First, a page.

We’ll eventually get to a more generalized review of dietary options for all of you non-diabetics out there. But, it may still be possible to glean a little useful guidance on the topic by looking at the relative merits in various dietary approaches to treating diabetes. Afterall, what helps treat a largely dietary disease is equally likely to prevent it in the first place.
I’ve already cited my own personal experience with a low carb diet solution to my recent diabetes diagnosis. I’d like to now put that in context by comparing my results with those who’ve been treated with two other (more commonly medically sanctioned) approaches: the American Diabetes Association (ADA) recommended diet and a high-carb, low-fat vegan diet. The following table summarizes and compares my results with the results from a study published by the ADA in 2006, which you can read here. (Of course, they didn’t consider a low carb alternative.)
Clearly, their conclusion that a low-fat vegan diet is superior to the standard ADA diet is well demonstrated. The vegan’s performance, after all, was roughly 50% better than the ADA’s group. All in all a very impressive level of improvement, that is until you compare it with my own semi-low-carb results. In the future, I’ll post other low-carb study data, but, from those I’ve already reviewed, my results are not at all atypical. There’s just no real comparison here.
Now, it is worth noting that I’ve read other studies that would seem to indicate that low-fat vegan diets also lend some protection against the development of diabetes. But, what isn’t really clear yet, is the degree to which the vegan diets in the studies (including the one cited above) were simply the beneficiaries of higher-fiber (more complex) sources of carbohydrates.
Given the propensity of many (not all, by a long shot) vegans to eat better quality (i.e. whole and organic) foods, I suspect that may account for the noted differences in either case. Similarly, in deference to the ADA (which also recommends higher fiber carbs – with lower glycemic index values) their diet will also produce some degree of improvement. All of which demonstrates, in my opinion, the relative value of such foods as part of any diet, mine included. We’re really just talking about the relative quantity, then, of healthy carbs in the diet.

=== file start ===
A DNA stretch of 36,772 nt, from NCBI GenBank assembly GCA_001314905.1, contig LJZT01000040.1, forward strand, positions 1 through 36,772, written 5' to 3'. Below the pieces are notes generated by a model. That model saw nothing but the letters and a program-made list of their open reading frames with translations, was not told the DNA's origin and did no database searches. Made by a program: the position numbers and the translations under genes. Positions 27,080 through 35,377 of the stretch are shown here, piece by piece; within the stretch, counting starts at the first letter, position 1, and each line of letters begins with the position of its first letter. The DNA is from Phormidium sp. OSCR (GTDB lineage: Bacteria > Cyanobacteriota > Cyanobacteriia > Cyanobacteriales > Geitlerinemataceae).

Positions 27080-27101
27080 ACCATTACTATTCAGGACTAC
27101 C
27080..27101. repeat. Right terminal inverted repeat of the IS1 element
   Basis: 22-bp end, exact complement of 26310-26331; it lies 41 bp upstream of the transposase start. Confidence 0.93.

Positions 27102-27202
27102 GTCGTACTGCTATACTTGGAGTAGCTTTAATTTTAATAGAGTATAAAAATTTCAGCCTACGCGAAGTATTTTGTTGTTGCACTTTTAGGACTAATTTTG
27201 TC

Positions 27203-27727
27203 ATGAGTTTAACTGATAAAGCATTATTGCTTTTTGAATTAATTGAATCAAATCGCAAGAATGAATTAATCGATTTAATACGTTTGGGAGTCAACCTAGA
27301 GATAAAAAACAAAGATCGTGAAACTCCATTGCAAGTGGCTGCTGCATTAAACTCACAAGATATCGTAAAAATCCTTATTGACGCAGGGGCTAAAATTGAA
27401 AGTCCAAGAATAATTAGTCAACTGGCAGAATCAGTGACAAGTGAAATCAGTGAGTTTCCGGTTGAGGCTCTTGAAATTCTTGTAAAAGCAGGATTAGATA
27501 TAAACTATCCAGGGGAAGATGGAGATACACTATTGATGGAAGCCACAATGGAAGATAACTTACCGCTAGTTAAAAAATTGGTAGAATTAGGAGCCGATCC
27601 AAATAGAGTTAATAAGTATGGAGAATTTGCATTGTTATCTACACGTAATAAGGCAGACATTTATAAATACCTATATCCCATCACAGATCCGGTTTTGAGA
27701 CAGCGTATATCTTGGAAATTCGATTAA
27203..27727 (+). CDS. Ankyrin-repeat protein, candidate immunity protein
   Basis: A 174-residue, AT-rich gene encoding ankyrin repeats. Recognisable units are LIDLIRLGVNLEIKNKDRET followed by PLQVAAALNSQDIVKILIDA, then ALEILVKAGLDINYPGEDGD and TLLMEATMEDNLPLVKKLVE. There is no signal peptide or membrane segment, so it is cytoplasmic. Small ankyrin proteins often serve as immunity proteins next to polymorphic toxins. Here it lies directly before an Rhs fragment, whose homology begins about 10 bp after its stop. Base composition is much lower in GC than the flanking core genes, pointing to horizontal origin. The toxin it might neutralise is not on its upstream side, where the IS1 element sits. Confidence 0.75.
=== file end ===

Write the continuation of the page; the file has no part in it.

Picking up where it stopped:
But, even that observation begs the question that, if even the moderate blunting of the ill effects of simple carbohydrates in the diet is demonstrably beneficial, how does the ADA seem mostly oblivious to the benefits that result from more significant reduction of carbohydrates in the diet?
Review of various literature makes it clear that this really comes down to the long-held and, perhaps, unfair bias against most (but, especially so-called “bad”) dietary fats. I’ll be reviewing that subject in greater detail in the future. For now, it is worth noting that there appears to be a growing body of evidence that the negative effects linked to high-fat diets are really linked to high-fat-high-carb diets. Not the same thing really.
All I can say is that, based on my own trial, a low-carb-high-fat diet has only improved my health, including the oh-so-important cholesterol numbers. But, it shouldn’t surprise us that, like calories themselves, our macronutrients also have context. It’s all relative.